Drug Promotion - What We Know, What We Have Yet to Learn - Reviews of Materials in the WHO/HAI Database on Drug Promotion - EDM Research Series No. 032
(2004; 102 pages) Voir le document au format PDF
Table des matières
Afficher le documentAcknowledgements
Afficher le documentExecutive summary
Ouvrir ce répertoire et afficher son contenuIntroduction
Ouvrir ce répertoire et afficher son contenuReview 1. What attitudes do professional and lay people have to promotion?
Ouvrir ce répertoire et afficher son contenuReview 2. What impact does pharmaceutical promotion have on attitudes and knowledge?
Ouvrir ce répertoire et afficher son contenuReview 3. What impact does pharmaceutical promotion have on behaviour?
Fermer ce répertoireReview 4. What interventions have been tried to counter promotional activities, and with what results?
Afficher le document4.1 Guidelines, codes and regulations for printed and broadcast material
Afficher le document4.2. The ‘Fair Balance’ requirement
Afficher le document4.3 Guidelines for sales representatives
Afficher le document4.4 Guidelines for post-marketing surveillance
Afficher le document4.5 Guidelines on conflict of interest in research
Afficher le document4.6 Guidelines for package inserts and compendia
Afficher le document4.7 Guidelines about gifts
Afficher le document4.8 Guidelines for trainee doctors and for hospitals
Afficher le document4.9 Knowledge of these guidelines and their effect on attitudes
Afficher le document4.10 Education about promotion
Afficher le document4.11 Monitoring/countering promotion
Afficher le document4.12 Research as an intervention
Afficher le documentSummary of conclusions
Afficher le documentDirections for future research
Afficher le documentFinal conclusions
Afficher le documentReferences
 

4.11 Monitoring/countering promotion

The Medical Lobby for Appropriate Marketing (MaLAM), based in Australia, asked people around the world to send complaints about medicines advertisements. MaLAM chose particularly serious complaints, and prepared a letter to the advertiser, quoting the advertisement, summarising the literature and asking the company to provide their best evidence to support the claims made in the advertisement. A copy of the letter was then sent to MaLAM’s subscribers (over 700 in 1991) and they were invited to sign and send it to the company. Most, but by no means all MaLAM subscribers were doctors242. From 1998, MaLAM produced a series of newsletters called Healthy Skepticism for New Zealand GPs243-245. Each issue critically appraised advertising for one therapeutic group, by looking at the possible interpretations of the advertisements and marking these as unjustified, borderline, or justified by the evidence. The newsletter was funded by PHARMAC (Pharmaceuticals Management Agency). PHARMAC is the New Zealand government’s drug purchasing agency. It negotiates subsidies for medicines, and is now also involved in attempting to improve medicines use. MaLAM has now changed its name to Healthy Skepticism, and it no longer sends letters critiquing specific advertisements.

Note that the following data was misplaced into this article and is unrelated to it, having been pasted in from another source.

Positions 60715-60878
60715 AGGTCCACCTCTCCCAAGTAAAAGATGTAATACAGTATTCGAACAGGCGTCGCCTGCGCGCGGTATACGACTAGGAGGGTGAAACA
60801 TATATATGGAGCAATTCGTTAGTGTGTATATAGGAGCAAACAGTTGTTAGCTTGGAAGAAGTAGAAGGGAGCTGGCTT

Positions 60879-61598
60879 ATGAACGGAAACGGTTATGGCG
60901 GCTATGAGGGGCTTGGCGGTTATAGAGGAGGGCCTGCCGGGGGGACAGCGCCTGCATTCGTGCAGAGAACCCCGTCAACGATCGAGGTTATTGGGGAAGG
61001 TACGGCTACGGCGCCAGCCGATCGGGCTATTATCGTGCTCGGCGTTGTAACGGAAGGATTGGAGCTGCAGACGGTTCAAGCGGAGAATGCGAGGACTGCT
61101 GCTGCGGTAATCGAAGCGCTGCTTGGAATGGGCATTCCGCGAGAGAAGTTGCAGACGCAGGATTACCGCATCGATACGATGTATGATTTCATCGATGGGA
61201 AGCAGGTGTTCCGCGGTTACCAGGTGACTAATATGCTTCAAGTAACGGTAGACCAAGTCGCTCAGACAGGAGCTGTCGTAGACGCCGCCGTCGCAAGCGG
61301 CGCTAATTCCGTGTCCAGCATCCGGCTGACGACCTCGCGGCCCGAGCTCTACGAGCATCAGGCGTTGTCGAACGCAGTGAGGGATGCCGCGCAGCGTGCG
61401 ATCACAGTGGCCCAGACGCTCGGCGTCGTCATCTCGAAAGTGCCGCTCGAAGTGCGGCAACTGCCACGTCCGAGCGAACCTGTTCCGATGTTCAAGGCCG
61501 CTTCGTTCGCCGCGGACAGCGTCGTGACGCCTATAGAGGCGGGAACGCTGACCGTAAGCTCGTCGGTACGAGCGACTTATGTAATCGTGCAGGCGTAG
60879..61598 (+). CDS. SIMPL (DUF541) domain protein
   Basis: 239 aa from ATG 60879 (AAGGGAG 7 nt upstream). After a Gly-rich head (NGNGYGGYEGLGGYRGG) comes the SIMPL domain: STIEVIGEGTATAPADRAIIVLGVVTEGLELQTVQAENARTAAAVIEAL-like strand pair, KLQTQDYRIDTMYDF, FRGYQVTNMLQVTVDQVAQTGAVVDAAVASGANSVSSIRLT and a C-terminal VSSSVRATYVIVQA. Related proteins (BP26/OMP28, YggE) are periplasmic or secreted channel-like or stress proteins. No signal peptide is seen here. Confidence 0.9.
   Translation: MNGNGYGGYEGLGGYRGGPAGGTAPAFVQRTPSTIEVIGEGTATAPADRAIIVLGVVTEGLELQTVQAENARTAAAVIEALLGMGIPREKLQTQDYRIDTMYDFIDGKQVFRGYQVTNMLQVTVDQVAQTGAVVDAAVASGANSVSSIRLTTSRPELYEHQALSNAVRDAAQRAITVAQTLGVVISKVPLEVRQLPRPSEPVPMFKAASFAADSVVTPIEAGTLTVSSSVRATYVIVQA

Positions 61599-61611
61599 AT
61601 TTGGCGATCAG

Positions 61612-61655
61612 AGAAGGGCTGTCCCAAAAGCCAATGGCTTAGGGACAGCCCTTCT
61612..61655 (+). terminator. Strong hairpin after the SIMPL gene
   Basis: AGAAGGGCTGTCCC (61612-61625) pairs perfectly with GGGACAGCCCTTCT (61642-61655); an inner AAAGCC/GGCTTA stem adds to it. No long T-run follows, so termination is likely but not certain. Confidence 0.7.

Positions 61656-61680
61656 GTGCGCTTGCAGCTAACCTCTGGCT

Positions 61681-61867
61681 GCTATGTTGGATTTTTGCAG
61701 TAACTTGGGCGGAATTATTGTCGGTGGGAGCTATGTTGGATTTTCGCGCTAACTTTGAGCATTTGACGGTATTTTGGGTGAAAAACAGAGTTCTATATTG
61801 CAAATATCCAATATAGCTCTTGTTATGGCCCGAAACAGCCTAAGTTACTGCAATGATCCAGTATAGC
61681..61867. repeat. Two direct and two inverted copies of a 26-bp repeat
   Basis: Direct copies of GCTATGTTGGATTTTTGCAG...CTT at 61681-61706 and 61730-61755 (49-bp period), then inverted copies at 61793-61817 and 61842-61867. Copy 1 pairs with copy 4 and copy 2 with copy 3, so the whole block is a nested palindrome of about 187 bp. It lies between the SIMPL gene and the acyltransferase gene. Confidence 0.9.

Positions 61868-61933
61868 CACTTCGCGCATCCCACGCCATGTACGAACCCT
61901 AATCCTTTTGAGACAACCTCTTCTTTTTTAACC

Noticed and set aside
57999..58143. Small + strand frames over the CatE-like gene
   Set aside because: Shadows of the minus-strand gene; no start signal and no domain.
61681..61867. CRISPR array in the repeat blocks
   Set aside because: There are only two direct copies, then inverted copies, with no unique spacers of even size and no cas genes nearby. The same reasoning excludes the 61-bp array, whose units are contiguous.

Two papers report on the success of MaLAM’s letters to companies requesting evidence to support claims made in advertisements246,247. Wade et al.246 report on January 1988 to June 1989. In this time 10 companies were contacted about seventeen products, and fifteen replies were received. In four cases the advertising was changed, and in one the marketing of the product in developing countries was discontinued. Mansfield247 reports on the July 1989 to June 1990 period. Eight companies were contacted regarding nine drugs. No response was received from two companies, two said they would withdraw the claims, one that they would withdraw the indication, one that they would reformulate the product, and two that they would withdraw the products. In May 1995, MaLAM reports248 on Hoechst’s discontinuation of Baralgin, presumably in response to a 1994 MaLAM letter. MaLAM operated on a very small budget, but seemed to be very effective in lobbying companies to change the worst examples of their advertising.

The Prescrire Network (described above) is also an attempt to monitor promotion. They have found that the legal requirements for sales representatives in France (that Summaries of Product Characteristics, and Transparency Commission reports be given to doctors) are frequently not met218. The Prescrire network has identified many problems in presentations given by sales representatives to individual doctors, but there is no evaluation of the impact of the network itself.

Berings et al.118 report on an intervention to improve the prescribing of benzodiazepines by providing industry-independent information. They randomly allocated the 128 doctors in the study to three groups. One received no information, one received a pamphlet on rational prescribing of benzodiazepines that was similar in format to pharmaceutical company brochures, and one received the pamphlet and oral information from a visiting GP. Throughout the study, benzodiazepine prescriptions were recorded on specially designed prescription forms. During the four week follow-up period the groups which received both written and oral information prescribed 24% less benzodiazapines, those who received written information only prescribed 14% less, and the control group prescribed 3% less. There was no significant increase in the use of other psychotropics: in fact in the experimental group these also decreased. Forty of the 44 doctors who received the visit said that they would like more of these in the future.

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